Sakifo on Réunion, now in its 14th consecutive year, brings the town to a standstill with a capacity audience of 30 000 people enjoying nine different stages, satellite bar areas and a variety of local merchandise and trading opportunities. The festival includes the Indian Ocean Music Market, an annual record industry trade fair.

With the drop in Mozambican metacais, the Azgo Festival has cut its programme to one day of amazing music, art and culture. The festival, the theme of which is gender equality, is headlined by Latin Grammy award-winner Maria Gadu from Brazil and is 50% Mozambican with marrabenta masters Ghorwane and electro newcomers Batuk.

Africa Day has a new look. It has expanded out of Newtown and into the amphitheatre at the Johannesburg Expo Centre, a point from which the festival is expecting to expand. Gauteng artists, folk singer Vusi Mahlasela and popular singer Thandiswa Mazwai are included on the line-up. The department of arts and culture, Trace Africa TV and Khaya FM are partners.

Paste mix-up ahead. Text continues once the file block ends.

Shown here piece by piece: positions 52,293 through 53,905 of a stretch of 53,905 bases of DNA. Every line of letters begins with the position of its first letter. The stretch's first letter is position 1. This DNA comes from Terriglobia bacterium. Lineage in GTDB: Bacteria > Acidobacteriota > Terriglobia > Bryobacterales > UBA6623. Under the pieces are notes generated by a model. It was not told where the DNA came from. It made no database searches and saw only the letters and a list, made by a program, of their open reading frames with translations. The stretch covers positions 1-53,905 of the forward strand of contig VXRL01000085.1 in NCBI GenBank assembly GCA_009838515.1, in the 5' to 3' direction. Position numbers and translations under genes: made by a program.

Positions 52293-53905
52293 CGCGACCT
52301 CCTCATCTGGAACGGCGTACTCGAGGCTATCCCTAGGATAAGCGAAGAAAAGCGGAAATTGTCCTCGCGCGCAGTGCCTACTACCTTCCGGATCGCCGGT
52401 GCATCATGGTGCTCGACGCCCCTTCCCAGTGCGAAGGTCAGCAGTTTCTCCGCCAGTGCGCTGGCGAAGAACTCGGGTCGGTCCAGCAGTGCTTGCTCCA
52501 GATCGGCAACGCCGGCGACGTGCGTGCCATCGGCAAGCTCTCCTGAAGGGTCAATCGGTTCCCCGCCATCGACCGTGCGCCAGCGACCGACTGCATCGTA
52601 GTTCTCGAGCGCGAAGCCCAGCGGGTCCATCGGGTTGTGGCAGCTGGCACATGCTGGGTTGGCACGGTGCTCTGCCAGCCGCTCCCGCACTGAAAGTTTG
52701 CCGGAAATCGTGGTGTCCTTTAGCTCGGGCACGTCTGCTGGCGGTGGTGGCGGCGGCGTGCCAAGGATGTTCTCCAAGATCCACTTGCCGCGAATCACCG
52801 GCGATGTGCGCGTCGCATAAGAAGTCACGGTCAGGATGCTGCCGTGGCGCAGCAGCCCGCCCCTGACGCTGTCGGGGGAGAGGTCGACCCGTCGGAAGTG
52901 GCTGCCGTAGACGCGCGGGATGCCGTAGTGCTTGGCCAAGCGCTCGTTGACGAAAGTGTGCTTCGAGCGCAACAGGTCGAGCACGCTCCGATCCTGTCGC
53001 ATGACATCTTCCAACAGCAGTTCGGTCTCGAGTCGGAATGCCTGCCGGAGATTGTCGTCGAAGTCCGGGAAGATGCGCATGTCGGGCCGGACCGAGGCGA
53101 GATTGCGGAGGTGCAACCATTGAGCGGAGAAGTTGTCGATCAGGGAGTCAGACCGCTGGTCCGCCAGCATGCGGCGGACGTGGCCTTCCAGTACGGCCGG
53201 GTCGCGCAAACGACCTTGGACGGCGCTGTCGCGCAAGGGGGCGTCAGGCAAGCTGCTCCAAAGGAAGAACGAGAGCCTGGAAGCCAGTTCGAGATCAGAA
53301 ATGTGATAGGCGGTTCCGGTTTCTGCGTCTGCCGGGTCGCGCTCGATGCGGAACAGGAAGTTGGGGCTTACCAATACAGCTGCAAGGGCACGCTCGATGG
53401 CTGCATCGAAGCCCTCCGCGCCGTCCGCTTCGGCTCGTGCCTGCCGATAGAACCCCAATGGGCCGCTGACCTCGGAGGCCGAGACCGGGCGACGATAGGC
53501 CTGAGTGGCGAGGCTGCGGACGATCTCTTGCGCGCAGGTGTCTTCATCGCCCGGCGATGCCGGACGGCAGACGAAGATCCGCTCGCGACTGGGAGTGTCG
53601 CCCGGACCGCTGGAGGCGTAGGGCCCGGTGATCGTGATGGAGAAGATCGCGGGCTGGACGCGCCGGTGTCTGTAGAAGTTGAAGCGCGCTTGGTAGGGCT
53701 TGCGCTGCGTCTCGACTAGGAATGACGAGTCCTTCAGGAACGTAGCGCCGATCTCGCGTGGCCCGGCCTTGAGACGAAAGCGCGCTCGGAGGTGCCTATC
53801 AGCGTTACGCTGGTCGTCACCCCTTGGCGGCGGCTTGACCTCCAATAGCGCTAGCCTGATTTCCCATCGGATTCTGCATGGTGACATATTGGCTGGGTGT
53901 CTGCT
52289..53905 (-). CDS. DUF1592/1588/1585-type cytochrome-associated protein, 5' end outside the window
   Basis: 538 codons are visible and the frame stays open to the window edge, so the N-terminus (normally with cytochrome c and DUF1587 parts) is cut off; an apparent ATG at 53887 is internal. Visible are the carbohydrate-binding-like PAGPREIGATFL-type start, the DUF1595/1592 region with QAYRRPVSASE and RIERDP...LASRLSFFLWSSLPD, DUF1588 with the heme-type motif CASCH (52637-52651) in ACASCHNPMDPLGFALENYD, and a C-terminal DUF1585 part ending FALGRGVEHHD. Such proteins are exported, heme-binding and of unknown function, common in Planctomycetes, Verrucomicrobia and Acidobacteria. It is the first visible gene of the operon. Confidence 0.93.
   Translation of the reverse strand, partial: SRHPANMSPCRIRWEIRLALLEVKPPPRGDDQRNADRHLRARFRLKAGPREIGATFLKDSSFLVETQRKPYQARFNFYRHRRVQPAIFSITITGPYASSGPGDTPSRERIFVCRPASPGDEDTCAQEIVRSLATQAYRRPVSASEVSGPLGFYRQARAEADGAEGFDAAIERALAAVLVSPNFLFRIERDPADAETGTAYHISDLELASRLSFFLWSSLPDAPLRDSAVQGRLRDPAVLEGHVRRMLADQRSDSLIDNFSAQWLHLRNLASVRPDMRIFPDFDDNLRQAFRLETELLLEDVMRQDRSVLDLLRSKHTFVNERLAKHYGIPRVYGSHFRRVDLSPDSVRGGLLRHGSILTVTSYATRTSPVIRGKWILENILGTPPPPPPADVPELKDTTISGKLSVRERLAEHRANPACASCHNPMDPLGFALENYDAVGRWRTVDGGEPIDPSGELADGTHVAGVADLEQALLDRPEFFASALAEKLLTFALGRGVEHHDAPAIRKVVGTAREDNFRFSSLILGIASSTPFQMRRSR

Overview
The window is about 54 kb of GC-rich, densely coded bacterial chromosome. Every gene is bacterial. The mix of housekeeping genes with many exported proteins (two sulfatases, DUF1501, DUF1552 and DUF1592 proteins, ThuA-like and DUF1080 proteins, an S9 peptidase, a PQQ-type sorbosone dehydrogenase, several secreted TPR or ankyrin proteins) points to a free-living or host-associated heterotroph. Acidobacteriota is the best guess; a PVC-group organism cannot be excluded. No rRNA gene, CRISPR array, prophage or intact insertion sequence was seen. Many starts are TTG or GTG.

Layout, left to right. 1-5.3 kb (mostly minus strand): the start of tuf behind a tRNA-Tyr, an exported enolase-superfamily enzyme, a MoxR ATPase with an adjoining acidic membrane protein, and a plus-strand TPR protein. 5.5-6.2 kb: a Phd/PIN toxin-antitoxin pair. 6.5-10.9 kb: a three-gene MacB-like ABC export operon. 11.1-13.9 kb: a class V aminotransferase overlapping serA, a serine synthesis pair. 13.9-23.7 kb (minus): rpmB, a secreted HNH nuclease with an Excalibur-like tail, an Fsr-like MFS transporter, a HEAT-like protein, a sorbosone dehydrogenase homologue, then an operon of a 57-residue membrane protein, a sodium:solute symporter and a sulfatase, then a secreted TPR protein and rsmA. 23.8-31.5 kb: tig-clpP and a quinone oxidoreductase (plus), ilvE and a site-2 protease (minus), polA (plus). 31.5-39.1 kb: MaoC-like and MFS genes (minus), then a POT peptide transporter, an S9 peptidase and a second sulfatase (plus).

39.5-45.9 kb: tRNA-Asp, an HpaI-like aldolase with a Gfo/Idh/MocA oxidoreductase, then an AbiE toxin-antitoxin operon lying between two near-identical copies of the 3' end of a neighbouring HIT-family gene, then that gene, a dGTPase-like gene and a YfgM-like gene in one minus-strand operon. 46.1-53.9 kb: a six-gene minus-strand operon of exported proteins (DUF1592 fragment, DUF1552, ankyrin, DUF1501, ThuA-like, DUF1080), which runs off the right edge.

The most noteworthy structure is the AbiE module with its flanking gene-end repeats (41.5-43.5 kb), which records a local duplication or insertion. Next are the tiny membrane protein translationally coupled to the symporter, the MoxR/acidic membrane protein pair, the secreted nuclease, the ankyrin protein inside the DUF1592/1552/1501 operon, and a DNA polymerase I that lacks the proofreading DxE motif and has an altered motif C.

Details
The Azgo Festival takes place at University Eduardo Mondlane, Maputo, on Saturday May 20.

Africa Day will be at the Johannesburg Expo Centre Amphitheatre on May 27.

Bushfire in Swaziland takes place in Malkerns Valley from May 26 to 28.

The Zakifo festival at Blue Lagoon in Durban runs from May 26 to 28.

The Sakifo Festival will be held in St Pierre on Réunion from June 2 to 4.

  Visit igoda.org for more details.